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Nanolaminates Utilizing Size-Dependent Homogeneous Plasticity of Metallic Glasses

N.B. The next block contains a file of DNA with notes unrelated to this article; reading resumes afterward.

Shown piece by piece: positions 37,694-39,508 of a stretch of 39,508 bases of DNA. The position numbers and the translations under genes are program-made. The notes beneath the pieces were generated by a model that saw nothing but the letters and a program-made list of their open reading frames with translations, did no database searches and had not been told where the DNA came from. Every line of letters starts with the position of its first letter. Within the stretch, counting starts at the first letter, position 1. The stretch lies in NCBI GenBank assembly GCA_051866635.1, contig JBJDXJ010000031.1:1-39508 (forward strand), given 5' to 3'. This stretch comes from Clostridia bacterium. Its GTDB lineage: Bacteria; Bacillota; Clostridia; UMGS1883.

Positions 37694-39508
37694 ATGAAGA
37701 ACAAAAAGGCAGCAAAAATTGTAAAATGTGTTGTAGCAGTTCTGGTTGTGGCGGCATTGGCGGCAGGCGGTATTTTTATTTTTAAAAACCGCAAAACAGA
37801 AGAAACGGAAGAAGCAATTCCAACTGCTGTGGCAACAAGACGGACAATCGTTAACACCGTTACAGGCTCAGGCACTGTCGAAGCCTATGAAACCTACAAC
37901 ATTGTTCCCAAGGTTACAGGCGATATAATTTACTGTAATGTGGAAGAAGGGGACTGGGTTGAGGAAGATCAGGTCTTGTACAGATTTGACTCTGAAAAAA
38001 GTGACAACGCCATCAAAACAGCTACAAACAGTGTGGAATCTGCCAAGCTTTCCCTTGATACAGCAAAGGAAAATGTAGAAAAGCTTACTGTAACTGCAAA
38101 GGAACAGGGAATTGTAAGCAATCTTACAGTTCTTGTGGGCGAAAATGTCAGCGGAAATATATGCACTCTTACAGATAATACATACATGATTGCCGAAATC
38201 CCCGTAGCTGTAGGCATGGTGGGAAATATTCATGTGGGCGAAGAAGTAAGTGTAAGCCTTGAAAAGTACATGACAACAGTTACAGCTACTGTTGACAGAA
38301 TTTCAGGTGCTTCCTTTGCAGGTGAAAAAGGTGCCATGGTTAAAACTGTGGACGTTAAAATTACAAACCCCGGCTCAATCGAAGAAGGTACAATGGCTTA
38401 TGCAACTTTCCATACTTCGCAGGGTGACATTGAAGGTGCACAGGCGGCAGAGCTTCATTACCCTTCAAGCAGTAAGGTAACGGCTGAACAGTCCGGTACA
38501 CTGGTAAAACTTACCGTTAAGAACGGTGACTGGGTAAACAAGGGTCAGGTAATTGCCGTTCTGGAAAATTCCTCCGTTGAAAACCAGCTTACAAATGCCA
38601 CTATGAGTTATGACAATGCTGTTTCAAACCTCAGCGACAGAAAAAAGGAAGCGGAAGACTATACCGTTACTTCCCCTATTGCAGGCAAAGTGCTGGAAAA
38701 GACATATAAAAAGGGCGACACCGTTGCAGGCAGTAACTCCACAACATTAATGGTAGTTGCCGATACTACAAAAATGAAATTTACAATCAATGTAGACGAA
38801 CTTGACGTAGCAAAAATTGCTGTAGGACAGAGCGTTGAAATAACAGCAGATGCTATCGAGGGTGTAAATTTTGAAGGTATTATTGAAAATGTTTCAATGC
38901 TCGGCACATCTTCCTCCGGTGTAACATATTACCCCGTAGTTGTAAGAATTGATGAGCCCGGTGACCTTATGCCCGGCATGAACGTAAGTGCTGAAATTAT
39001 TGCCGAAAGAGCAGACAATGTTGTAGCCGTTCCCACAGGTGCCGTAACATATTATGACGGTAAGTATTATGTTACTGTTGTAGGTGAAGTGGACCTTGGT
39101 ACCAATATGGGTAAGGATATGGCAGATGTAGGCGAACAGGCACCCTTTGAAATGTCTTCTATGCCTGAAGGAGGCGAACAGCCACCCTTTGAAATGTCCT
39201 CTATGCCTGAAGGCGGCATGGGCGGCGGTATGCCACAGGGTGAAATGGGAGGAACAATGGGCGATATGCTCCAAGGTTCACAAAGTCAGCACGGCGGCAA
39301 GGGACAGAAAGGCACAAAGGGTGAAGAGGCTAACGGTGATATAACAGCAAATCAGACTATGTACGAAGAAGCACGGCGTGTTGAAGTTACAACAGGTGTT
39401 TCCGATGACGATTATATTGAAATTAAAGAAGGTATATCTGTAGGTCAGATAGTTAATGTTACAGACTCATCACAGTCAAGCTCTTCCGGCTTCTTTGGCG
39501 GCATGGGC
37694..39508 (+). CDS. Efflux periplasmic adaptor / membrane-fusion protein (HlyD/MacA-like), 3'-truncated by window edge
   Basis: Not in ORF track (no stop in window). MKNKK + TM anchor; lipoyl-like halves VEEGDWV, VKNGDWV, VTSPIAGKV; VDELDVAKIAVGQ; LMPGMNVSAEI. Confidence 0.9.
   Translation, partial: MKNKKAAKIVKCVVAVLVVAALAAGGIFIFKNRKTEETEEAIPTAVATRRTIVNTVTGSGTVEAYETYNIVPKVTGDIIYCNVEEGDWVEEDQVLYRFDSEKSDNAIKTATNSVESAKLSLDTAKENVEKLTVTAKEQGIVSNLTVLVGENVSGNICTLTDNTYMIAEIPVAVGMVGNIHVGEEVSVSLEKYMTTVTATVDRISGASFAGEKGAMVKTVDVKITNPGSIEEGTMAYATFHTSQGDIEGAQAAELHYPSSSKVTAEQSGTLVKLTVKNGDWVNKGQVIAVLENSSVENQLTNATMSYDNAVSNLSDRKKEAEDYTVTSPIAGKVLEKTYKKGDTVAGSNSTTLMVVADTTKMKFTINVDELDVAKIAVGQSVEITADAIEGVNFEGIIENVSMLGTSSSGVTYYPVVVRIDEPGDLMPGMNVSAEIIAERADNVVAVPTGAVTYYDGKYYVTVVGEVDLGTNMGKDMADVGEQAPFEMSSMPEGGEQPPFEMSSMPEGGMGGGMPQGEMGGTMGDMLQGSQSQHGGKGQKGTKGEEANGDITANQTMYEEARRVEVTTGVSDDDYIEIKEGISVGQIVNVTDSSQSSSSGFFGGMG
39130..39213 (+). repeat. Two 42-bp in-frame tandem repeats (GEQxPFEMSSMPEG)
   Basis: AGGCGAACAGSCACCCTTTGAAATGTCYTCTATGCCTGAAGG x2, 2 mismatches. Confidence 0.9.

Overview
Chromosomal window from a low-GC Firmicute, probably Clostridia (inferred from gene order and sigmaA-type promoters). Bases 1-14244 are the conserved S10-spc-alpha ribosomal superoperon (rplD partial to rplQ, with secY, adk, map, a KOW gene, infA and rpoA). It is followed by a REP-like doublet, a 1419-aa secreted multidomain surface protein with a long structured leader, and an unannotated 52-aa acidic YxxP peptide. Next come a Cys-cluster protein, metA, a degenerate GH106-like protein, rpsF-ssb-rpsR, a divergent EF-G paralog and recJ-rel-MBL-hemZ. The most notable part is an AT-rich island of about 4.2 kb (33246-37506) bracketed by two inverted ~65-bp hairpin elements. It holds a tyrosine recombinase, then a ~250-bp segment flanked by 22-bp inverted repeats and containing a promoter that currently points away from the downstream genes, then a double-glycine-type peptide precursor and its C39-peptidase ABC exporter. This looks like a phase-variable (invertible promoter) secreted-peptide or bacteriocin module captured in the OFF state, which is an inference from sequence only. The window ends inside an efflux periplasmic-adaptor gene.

Homogeneous plasticity in metallic glasses is generally only observed at high temperatures or in very small structures (less than ≈100 nm), so their applications for structural performance have been very limited. Here, nanolaminates with alternating layers of Cu50Zr50 metallic glass and nanocrystalline Cu are synthesized and it is found that samples with an optimal composition of 112-nm-thick metallic-glass layers and 16-nm-thick Cu layers demonstrate a maximum strength of 2.513 GPa, a value 33% greater than that predicted by the rule-of-mixtures and 25% better than that of pure Cu50Zr50 metallic glass. Furthermore, ≈4% strain at fracture is achieved, suppressing the instantaneous catastrophic failure often associated with metallic glasses. It is postulated that this favorable combination of high strength and deformability is caused by the size-dependent deformation-mode transition in metallic glasses, from highly localized plasticity, leading to immediate failure in larger samples to homogeneous extension in the smaller ones.